It was a wretched, shivering little figure that he left behind him,—a small girl, with coal-black hair escaping from the folds of a bright kerchief that was tied about it; with immense dark eyes, that seemed to light up her poor, pinched face and make it beautiful; with tattered dress and torn shoes, and with something clutched tightly beneath her arm,—something that she tried unsuccessfully to shield from the weather beneath her wretched rag of a shawl, that was so insufficient to shield even her. She was listening intently to the sounds of an organ that came pealing forth into the dusk from within the enormous church before whose doors she was standing.

Louder, fuller swelled the majestic cords, and then—Nina strained her ears to listen—and then the sweetest, tenderest voice imaginable seemed to be singing to her of all the most beautiful things of which she had ever dreamed. It drew her toward it by the influence of its plaintiveness; and first one step and then another she took in its direction until she was within the huge doors, and found herself standing upon a white marble floor, with wonderful paintings on the lofty ceiling above her head, and a sense of delicious warmth all about her. But, alas! where was the singer? The thrilling notes were still falling upon her ear with caressing sweetness; but they seemed to come from beyond,—from far beyond.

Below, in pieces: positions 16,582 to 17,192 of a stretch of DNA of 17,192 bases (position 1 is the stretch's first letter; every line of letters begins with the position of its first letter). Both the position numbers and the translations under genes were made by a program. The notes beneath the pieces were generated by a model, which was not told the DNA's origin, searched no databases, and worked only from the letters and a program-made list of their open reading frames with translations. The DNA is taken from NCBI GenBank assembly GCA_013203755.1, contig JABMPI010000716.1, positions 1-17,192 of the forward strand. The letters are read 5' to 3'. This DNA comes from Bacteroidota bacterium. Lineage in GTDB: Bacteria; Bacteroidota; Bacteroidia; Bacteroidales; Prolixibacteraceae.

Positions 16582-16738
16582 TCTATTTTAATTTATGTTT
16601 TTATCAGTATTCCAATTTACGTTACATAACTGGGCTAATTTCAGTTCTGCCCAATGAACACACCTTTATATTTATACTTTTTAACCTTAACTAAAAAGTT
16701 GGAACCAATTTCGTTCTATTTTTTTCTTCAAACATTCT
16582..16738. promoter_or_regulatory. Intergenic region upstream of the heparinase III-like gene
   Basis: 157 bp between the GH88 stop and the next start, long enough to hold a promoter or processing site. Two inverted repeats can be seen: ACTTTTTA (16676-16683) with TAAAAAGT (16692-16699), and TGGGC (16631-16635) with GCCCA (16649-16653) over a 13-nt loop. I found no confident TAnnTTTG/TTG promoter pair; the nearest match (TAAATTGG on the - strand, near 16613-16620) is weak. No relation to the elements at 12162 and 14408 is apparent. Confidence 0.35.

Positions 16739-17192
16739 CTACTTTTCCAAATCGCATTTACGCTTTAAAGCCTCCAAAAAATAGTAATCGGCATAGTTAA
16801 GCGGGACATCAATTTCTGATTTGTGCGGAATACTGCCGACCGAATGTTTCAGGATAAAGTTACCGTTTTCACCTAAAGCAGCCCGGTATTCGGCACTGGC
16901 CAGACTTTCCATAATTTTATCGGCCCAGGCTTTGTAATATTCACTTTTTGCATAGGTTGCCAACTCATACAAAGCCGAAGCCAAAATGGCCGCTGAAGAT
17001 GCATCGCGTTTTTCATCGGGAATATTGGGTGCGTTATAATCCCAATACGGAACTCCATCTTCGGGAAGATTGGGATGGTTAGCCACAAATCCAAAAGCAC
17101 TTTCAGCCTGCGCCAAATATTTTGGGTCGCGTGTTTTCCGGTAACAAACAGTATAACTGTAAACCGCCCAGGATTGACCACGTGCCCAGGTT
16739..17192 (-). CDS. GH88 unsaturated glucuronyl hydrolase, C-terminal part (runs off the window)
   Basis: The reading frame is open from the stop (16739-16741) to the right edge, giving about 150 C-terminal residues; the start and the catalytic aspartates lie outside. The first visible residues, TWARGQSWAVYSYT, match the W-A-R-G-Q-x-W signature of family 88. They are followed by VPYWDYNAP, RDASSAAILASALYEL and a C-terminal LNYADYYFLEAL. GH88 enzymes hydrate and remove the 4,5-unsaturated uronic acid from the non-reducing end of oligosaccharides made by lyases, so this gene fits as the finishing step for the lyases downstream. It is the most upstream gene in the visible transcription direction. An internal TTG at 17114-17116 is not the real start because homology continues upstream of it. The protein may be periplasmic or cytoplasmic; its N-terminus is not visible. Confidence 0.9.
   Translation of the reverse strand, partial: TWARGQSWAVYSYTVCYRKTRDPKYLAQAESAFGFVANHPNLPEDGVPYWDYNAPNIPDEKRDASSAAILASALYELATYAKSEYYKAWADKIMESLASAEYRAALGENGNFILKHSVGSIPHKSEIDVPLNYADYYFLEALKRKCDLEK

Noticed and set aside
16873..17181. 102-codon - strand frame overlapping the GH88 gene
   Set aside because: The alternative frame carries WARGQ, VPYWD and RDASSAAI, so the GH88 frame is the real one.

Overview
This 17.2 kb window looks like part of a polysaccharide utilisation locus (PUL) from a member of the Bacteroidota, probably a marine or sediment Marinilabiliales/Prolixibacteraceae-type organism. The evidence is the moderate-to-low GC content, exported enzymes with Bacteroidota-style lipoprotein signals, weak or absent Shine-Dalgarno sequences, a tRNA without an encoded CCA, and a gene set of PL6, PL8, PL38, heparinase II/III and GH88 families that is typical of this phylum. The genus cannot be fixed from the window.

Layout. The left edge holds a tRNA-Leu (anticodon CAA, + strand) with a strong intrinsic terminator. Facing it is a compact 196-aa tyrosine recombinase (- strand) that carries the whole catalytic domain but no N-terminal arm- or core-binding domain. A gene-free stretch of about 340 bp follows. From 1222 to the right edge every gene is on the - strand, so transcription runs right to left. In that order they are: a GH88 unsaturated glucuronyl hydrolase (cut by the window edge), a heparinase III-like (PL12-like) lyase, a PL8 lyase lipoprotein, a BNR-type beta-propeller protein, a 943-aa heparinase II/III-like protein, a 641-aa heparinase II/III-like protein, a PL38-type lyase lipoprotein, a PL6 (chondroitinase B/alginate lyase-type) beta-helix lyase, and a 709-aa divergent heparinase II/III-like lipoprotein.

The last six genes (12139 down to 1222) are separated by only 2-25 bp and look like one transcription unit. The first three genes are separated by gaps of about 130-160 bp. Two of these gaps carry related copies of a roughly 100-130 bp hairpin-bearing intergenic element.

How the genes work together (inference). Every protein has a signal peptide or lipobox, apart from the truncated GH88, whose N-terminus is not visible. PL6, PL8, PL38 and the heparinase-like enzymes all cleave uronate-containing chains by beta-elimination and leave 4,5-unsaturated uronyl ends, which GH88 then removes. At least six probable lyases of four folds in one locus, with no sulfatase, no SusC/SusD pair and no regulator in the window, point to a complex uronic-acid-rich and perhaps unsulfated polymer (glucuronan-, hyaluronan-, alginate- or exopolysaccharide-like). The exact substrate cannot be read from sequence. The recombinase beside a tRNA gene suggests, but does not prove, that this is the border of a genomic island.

Before her she saw more doors. Perhaps if she slipped through these she might come in sight of the owner of the voice.

"It is the Santa Maria," murmured Nina to her heart. "And she is singing to the Bambinetto,—to the Santissimo Bambino. Ah, yes, it must be the Santa Maria, for who else could have a voice like that,—so sweet and soft, yet so heavenly clear and pure?"

No one she had ever heard could sing like that. Not Luisa who sang for pennies on the street, nor Guilia, nor Edwiga, nor yet Filomena herself, who was so proud of her voice and who carolled lustily all day long. No, no, it must be the Santa Maria.

Telemacho (Telemacho was a neighbor who played upon the harp and sometimes let Nina go with him on his tramps, to sing and play upon her fiddle, but oftener forced her to go alone,—they earned more so, he said) had often told her about the Santa Maria and the Gesu Bambino. Oh, it was a beautiful story, and—ah! ah! of course it was the Santa Maria. Was not this the Festa del Gesu Bambino? To be sure, it was, and she had forgotten. No wonder the Santa Maria was singing to the Bambinetto. To-morrow would be his birthday, his festa.

She would go to the blessed Madre and say,—

"Ah, Madre mia, I heard thee singing to the Bambino, and it was so sweet, so sweet, I could not help but follow, I love it so."

She stepped softly to the heavy doors, and with her whole weight bracing against one, pushed it softly open and passed through. Ah! but it was beautiful here.

Far, far above her head shone out dimly a hundred sparks of light like twinkling stars. And everywhere hung garlands of green, sweet-smelling garlands of green, that filled the place with their spicy fragrance. And no one need grow weary here for lack of resting-place. Why, it was quite filled with seats, soft-cushioned and comfortable. Nina stole into one of the pews and sat down. She was very tired,—very, very tired.